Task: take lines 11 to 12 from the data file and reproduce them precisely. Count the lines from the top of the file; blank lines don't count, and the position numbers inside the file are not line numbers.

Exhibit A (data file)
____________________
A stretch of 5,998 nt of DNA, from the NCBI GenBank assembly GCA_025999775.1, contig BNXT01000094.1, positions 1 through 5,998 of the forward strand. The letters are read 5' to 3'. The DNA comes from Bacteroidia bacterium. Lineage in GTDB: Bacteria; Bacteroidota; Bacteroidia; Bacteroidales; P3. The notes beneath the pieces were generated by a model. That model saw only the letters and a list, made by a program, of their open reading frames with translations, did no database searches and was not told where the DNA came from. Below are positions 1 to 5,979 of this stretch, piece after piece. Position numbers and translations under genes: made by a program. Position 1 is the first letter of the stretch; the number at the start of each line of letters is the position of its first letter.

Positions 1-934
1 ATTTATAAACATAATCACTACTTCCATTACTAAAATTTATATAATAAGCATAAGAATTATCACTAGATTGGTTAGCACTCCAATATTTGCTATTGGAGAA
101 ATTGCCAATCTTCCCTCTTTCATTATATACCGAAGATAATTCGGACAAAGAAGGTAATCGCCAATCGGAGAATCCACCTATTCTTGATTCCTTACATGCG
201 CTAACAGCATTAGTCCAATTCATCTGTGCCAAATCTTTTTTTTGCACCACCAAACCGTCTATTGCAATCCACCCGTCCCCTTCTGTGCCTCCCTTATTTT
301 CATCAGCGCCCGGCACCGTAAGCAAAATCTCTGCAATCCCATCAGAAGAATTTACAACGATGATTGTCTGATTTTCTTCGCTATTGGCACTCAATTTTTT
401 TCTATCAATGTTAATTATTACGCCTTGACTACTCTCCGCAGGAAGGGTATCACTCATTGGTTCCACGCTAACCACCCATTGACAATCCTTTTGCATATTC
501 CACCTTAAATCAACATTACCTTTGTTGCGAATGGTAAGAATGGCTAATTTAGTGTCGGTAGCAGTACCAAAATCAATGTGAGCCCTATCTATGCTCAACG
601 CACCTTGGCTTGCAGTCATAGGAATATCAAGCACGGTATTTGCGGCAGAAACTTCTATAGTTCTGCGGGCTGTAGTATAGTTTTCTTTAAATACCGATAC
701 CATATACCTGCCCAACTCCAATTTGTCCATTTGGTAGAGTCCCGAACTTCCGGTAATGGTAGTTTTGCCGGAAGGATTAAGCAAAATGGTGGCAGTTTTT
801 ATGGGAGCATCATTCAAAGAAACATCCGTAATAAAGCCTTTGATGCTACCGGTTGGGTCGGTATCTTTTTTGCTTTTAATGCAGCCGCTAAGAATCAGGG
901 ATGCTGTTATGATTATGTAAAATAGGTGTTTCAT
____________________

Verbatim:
801 ATGGGAGCATCATTCAAAGAAACATCCGTAATAAAGCCTTTGATGCTACCGGTTGGGTCGGTATCTTTTTTGCTTTTAATGCAGCCGCTAAGAATCAGGG
901 ATGCTGTTATGATTATGTAAAATAGGTGTTTCAT